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Unwind
Neal Shusterman
Teen Fiction SHUSTER

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From Publishers' Weekly:

Shusterman (Everlost) explores one of the most divisive of topics-abortion-in this gripping, brilliantly imagined futuristic thriller. After a civil war waged over abortion has almost destroyed America, completely new laws are in effect. Human life can never be "terminated," but between the ages of 13 and 18, a child can be "unwound" by his parents, an irrevocable decision that leads to every single bit of his body being harvested for medical use. As the novel opens, 16-year-old Connor has secretly discovered his parents' copy of his unwind order, and decides to "kick-AWOL," or run away. Connor's escape inadvertently sweeps up two other Unwinds: a ward of the state who is not quite talented enough to merit her place in a state home any longer, and the 10th son of religious parents, who gave birth to him just to "tithe" him. Beyond his pulse-pounding pace, the cliffhangers and the bombshells, Shusterman has a gift for extrapolating the effects of alien circumstances on ordinary people and everyday behavior. He brings in folklore, medical practices, and slang that reflect the impact of unwinding, creating a dense and believable backdrop. Characters undergo profound changes in a plot that never stops surprising readers. The issues raised could not be more provocative-the sanctity of life, the meaning of being human-while the delivery could hardly be more engrossing or better aimed to teens. Ages 13-up. (Nov.) (c) Copyright PWxyz, LLC. All rights reserved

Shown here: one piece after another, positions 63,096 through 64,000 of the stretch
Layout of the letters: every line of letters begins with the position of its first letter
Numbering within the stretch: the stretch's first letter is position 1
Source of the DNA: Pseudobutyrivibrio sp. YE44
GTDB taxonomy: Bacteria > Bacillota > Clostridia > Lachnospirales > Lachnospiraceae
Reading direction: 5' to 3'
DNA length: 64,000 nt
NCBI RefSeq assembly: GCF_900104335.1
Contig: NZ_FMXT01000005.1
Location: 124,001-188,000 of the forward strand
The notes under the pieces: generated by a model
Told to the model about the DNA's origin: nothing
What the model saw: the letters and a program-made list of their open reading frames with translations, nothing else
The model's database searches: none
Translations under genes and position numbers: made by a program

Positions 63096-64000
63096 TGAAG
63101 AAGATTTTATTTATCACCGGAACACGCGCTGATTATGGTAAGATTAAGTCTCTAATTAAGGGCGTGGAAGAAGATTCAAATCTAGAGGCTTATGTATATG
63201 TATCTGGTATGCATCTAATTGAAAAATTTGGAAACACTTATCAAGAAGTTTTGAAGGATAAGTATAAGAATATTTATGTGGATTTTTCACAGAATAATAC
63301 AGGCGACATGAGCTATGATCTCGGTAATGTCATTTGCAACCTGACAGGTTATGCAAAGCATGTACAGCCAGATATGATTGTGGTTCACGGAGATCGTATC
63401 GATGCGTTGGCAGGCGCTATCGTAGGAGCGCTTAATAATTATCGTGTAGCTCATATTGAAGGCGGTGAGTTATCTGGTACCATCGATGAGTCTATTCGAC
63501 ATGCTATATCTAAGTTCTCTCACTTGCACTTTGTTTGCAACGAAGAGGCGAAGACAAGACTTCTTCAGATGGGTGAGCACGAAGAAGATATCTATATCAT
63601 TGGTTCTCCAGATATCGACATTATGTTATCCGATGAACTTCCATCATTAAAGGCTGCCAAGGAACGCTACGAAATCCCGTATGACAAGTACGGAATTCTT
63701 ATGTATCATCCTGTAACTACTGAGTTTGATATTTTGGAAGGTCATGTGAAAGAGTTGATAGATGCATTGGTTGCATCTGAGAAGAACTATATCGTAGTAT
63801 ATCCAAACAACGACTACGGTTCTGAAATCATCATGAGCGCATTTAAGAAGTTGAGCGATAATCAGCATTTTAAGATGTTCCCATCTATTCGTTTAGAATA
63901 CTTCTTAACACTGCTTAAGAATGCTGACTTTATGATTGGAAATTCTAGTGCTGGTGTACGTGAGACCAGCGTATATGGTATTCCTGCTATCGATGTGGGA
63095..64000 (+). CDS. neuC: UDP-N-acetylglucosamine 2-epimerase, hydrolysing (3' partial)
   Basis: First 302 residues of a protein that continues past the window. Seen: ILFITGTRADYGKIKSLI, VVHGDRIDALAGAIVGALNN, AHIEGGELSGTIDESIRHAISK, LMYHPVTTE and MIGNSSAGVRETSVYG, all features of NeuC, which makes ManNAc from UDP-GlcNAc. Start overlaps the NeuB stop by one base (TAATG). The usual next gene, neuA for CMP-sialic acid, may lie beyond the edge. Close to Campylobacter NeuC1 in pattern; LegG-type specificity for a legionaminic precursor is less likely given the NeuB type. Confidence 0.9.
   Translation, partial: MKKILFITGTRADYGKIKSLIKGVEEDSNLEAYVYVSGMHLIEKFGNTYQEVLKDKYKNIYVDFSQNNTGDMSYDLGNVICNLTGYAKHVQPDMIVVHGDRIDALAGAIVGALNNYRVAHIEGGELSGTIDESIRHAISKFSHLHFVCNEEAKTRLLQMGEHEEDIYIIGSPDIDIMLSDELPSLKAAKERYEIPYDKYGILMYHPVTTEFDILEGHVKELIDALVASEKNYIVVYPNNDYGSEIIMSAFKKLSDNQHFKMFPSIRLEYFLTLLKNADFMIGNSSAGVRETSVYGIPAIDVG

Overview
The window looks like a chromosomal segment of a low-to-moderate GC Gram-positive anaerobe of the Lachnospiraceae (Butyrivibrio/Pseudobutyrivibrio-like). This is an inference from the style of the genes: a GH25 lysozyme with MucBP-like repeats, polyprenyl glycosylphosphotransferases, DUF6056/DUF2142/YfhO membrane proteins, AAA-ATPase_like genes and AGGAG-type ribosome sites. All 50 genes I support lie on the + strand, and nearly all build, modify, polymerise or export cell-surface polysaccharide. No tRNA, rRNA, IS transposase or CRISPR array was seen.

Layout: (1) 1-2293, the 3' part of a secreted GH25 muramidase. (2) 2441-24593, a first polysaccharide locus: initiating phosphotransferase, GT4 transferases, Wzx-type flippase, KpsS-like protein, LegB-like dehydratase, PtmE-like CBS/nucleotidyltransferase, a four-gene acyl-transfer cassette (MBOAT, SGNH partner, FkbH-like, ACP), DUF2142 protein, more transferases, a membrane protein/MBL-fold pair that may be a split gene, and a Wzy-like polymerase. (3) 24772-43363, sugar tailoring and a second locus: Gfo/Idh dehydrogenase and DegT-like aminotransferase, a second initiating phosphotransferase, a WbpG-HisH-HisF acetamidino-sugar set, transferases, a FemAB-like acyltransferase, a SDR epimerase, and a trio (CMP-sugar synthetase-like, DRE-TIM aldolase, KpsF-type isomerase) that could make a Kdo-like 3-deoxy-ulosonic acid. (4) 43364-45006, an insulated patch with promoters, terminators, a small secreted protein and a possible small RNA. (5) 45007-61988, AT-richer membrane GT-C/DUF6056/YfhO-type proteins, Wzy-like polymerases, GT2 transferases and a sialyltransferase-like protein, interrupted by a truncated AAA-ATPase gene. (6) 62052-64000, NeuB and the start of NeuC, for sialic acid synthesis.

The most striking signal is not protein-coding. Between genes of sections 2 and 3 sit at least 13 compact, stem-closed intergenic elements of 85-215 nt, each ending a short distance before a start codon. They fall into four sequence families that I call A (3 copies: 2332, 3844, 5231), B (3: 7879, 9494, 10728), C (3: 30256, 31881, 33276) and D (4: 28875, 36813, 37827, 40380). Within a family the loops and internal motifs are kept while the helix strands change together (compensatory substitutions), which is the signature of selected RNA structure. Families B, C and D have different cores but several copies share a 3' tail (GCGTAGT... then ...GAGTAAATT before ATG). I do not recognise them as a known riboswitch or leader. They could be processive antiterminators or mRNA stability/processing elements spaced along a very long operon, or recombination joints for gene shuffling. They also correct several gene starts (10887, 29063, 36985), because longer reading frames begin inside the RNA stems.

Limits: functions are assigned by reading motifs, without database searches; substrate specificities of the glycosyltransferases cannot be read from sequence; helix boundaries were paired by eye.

From Library Journal:

In the not-so-distant future, everyone has an absolute right to life--unless your parents decide on the do-over option. Between your 13th and 18th birthdays, they can have you "unwound," your pieces and parts extracted and recycled for the donor market. Why It Is Great: The unwound are kept alive until the very end of the harvesting process. A single scene made this book one of the scariest reads published for teens last year. Why It Is for Us: Shusterman's exploration of good intentions gone very, very bad will resonate with adult readers frustrated by the prochoice/prolife debate. The premise falls down in a few, significant places, but the book will still reward fans of dystopian sf. (c) Copyright 2010. Library Journals LLC, a wholly owned subsidiary of Media Source, Inc. No redistribution permitted.

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main characters Connor
Male
Age: 15
Parents don't want him anymore because of his troublemaking ways; unwanted teens are salvaged for their body parts; makes a cross-country journey hoping to survive till his eighteenth birthday, after which he can't be harmed.

Risa
Female
Orphan
Orphanage let her go because of budget cuts; unwanted teens are salvaged for their body parts; makes a cross-country journey hoping to survive till her eighteenth birthday, after which she can't be harmed.

Lev
Male
His family follows a strict religion that allows their children to be salvaged; makes a cross-country journey hoping to survive till his eighteenth birthday, after which he can't be harmed.



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